Is it possible to store electrons in a metallic chamber?

In summary, CERN was able to store electrons in a tungsten chamber without using any magnetic fields. Without any magnetic field, they would leak out over time.
  • #1
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Can you store them in a tungsten chamber without using any magnetic fields. And without any magnetic field will they leak out because of the size difference between electron and tungsten atoms. CERN was able to do it with it LEP collider (electron positron collider) so if any of the CERN scientists see this please replay.
 
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  • #2
The electrons would be stored in exactly the same way that a metallic capacitor stores them. They would occupy the conduction band of the material and would be free to travel throughout the conductor.

Aliam1 said:
will they leak out because of the size difference between electron and tungsten atoms.

Electrons are MUCH smaller than atoms, but they aren't stored because of their size difference. Instead they are stored because they can occupy the conduction band of the material, whereas large metallic ions cannot. They would leak out over time through whatever insulator physically connected and supported the metal, just like in a regular capacitor.
 
  • #3
I don't know if you understood what Iam trying to say just to clarify the chamber consist of empty volume of vacuum in which the electrons occopy with connection to the chamber walls as in they are free to hit the chamber walls. And also their repulsivity increases as more electron occupy that volume so due to that impulsivity they might leak out of the chaamber just like air molecules in a cycle tire over time.
 
  • #4
Kind of. They would repel each other and quickly get taken up into the chamber walls. After that they would leak out slowly through whatever insulating material you have connected to the chamber. If the voltage is high enough, then you can break down the insulator or even eject electrons across a vacuum. However, note that this behavior is nothing like the behavior of a molecule of, say, hydrogen gas, which can leak through almost anything thanks to its extremely small size. It can simply pass through spaces in the metallic lattice of the chamber until it reaches the outside if I remember correctly.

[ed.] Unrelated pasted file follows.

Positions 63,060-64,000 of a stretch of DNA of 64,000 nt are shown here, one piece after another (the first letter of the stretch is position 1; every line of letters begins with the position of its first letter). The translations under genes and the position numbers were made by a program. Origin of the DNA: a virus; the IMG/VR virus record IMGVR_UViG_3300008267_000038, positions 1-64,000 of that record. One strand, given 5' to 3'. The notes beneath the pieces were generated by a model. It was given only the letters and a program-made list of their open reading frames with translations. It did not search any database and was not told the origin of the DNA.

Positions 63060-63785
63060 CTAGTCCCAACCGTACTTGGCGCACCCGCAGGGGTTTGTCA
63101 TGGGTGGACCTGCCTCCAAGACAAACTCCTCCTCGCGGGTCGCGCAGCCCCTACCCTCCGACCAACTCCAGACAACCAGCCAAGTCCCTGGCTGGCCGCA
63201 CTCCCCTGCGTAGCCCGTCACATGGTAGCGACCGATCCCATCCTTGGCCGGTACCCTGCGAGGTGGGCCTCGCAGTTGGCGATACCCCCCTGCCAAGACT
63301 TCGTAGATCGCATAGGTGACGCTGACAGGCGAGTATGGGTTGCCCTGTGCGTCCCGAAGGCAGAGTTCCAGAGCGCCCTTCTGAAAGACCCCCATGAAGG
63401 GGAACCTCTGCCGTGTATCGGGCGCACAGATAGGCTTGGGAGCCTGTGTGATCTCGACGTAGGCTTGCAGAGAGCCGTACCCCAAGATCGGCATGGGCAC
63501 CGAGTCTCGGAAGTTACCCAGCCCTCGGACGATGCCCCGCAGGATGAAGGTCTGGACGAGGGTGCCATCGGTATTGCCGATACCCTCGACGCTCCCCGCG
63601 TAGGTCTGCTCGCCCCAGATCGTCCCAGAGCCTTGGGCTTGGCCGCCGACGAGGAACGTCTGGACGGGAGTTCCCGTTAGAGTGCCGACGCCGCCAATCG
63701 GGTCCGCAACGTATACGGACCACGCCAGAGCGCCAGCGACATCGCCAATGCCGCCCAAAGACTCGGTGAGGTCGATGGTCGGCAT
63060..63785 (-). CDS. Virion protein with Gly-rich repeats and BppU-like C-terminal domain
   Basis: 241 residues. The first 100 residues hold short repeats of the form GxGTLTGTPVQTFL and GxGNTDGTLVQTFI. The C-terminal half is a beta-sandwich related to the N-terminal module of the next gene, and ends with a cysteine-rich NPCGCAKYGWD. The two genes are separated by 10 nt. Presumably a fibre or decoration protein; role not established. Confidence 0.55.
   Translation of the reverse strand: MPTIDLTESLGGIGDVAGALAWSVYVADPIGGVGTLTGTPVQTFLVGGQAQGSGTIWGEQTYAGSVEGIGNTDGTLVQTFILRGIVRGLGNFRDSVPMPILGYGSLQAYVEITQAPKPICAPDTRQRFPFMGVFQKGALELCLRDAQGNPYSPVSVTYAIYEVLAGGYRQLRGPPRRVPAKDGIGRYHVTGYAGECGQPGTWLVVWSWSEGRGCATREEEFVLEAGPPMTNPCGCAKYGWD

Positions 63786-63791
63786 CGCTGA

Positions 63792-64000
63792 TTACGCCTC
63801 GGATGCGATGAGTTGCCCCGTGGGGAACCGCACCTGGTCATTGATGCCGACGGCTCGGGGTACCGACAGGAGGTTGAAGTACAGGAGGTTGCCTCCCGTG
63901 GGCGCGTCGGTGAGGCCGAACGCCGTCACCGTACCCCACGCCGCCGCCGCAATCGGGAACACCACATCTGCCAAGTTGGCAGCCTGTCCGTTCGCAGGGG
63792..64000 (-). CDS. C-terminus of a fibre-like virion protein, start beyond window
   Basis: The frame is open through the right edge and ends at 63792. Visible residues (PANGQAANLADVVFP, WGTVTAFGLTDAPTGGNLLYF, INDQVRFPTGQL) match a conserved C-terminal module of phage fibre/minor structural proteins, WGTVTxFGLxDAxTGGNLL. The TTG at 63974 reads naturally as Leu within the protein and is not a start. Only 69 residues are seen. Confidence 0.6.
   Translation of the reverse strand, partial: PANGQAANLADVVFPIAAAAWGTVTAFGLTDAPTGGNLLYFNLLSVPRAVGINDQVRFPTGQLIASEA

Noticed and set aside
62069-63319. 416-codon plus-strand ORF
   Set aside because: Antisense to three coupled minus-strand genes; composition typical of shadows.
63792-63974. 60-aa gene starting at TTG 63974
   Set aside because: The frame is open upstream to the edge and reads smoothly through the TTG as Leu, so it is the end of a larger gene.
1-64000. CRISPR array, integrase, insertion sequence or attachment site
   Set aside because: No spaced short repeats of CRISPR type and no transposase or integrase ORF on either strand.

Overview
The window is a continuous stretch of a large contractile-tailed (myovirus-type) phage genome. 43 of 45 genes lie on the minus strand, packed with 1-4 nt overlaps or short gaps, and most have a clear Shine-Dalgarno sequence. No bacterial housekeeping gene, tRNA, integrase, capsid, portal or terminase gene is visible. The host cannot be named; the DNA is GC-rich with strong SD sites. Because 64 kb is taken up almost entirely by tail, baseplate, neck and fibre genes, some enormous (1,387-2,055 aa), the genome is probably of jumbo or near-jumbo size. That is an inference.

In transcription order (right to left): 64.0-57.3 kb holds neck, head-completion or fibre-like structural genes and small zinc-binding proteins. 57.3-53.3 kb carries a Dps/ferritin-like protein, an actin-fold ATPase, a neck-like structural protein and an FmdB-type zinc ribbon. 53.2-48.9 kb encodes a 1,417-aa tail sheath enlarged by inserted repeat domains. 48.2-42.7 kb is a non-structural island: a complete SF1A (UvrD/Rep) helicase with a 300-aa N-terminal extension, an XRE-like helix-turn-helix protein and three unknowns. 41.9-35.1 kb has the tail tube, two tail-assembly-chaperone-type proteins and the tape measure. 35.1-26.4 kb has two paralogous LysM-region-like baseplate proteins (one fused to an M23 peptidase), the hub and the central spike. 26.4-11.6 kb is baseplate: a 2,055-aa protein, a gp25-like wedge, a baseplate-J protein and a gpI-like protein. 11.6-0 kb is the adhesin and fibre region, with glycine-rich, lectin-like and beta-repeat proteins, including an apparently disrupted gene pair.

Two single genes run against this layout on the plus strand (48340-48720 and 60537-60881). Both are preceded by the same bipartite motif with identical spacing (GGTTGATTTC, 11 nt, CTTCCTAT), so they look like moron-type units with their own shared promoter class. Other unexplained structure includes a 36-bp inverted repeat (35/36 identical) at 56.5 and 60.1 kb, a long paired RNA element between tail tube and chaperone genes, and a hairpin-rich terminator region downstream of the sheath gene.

The small mass and high charge of electrons cause them to behave very differently than a much more massive and neutrally charged molecule or atom.
 
  • #5
It's a fun excercise to use dimensional analysis to estimate the (huge) pressure exerted on the walls of a hypothetical 1 cubic meter container that could hold a mole of electron gas inside it, without any opposing charges.
 
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  • #6
hilbert2 said:
It's a fun excercise to use dimensional analysis to estimate the (huge) pressure exerted on the walls of a hypothetical 1 cubic meter container that could hold a mole of electron gas inside it, without any opposing charges.
To get an idea of the forces involved, it is much easier to calculate the force between two charged objects, 1C of charge, spaced by 1m (assuming the objects are 'small'. That's using SI units, of course. It is interesting to calculate the gravitational force between two 1kg masses, placed 1m apart and compare the two forces. SI units in both cases. Gravity is soooo weak. (I'm leaving this as a 'exercise for the student'. :smile:)
 
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  • #7
Aliam1 said: